Hoban, who moved here three years ago for her husband's work, says locals stop to speak to her or look at her on the street, not because she is American, but because she is occasionally in Indian dress. "I get positive reactions ... because I seem to be making an effort to fit in," she says. "No one is wagging their finger and lecturing to me about George Bush if they disagree with the war."

Bill Clinton Boulevard

PRISTINA, KOSOVO - In the heart of what would seem to be America-hating Europe, a small corner of the continent is in love with the US.

The 1999 NATO bombing of then-leader Slobodan Milosevic's forces, led by the US, has left the ethnic Albanians of Kosovo eternally grateful. The American flag flies everywhere alongside the Albanian flag, and a six-story-high poster of a waving Bill Clinton adorns Pristina's main road from the airport - Bill Clinton Boulevard. All this from a place that is more than 90 percent Muslim.

To Blerim Krasniqi, who was in a refugee camp in Macedonia during the NATO bombing, the debate surrounding Iraq reminds him of when the Kosovars were the people of Iraq and everyone was against the war except the Americans. Then-Secretary of State Madeleine Albright and President Clinton - both of whom have had babies named after them here - were for intervention, while the Europeans were saying there was still time for debate and diplomacy. "If it wasn't for America, I wouldn't be here today. I would be in a camp or dead. But thanks to America, I live in Pristina and I work and have a life in my home town."

Lundrum Aliu, a Kosovar Albanian journalist, says that people here look more to the US than to Europe. "America was our savior and we believe that if there is someone who can make this place or the region or the whole world better, it's America. We are all convinced that only the United States' leadership can do this."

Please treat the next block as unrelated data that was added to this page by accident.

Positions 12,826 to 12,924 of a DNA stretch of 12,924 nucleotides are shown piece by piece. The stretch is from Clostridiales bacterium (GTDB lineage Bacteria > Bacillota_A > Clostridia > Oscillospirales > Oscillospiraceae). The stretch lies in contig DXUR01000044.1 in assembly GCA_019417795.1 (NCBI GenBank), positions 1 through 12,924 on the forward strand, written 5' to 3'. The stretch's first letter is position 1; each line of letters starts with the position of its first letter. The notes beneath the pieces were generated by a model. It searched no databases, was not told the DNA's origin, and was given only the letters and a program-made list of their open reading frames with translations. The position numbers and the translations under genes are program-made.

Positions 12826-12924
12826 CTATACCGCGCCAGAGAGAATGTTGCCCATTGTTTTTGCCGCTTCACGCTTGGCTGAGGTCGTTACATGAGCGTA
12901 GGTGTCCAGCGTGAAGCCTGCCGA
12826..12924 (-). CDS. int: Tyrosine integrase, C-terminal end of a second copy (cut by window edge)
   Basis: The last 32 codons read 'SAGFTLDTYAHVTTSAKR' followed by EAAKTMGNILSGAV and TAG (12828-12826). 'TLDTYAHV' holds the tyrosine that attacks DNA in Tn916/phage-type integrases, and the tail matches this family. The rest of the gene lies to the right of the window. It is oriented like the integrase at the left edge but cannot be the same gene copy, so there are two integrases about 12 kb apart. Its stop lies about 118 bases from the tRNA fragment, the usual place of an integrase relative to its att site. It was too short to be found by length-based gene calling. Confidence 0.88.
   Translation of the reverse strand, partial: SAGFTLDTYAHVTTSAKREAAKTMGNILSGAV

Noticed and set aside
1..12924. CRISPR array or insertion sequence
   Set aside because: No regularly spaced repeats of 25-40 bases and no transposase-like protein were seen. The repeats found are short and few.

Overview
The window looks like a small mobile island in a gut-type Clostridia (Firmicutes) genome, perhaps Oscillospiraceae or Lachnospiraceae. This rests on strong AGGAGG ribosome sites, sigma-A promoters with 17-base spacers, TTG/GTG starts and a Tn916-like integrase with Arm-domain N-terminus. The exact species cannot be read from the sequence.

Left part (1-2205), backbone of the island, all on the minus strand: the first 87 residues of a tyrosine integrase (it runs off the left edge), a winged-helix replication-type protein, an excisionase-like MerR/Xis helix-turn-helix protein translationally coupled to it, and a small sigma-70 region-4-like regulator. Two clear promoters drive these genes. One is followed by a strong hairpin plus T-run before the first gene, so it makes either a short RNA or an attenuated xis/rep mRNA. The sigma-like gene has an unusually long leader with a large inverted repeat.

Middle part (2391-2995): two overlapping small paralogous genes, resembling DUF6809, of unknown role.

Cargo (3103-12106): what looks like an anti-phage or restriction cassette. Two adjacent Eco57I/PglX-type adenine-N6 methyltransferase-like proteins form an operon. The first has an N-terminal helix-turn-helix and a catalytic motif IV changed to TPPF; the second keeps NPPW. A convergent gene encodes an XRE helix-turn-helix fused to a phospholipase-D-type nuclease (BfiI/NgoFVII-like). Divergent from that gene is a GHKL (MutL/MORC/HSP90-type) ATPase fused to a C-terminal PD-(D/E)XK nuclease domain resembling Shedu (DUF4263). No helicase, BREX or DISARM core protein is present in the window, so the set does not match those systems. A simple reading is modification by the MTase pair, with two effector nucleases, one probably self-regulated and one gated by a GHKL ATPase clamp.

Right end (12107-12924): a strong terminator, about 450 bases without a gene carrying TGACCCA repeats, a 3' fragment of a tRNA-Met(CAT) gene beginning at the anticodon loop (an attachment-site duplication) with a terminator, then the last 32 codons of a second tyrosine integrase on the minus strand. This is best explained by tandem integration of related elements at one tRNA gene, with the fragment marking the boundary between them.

What hinders Americans

BEIRUT, LEBANON - Helen DelMissier Hachem moved from Chicago 2-1/2 years ago to retire here with her Lebanese husband of 31 years, Khalil Hachemo.

Despite the prospect of war in Iraq and the ever-present threat of violence along the Lebanon- Israel border, DelMissier Hachem says she has felt no animosity toward her. "It's one of the most astounding things of all ... I've never felt uncomfortable," she says. She puts it down to the "amazing" Lebanese ability to adapt to Western trends and lifestyles.

"There's scarcely a person on the streets who does not have a child or an aunt or some relative in the States. They feel an affinity to us," she says, adding that it's a lesson her fellow Americans should take to heart.

"The Lebanese are highly educated and widely traveled and have an uncanny insight into world events and history," she says. "I wish Americans had this same astuteness. We are a great people, but we are hindered by our geographical placement, our hugeness and self-sufficiency. These are desirable but a deterrent at times like these, when broad knowledge of the world and regional politics would be an asset."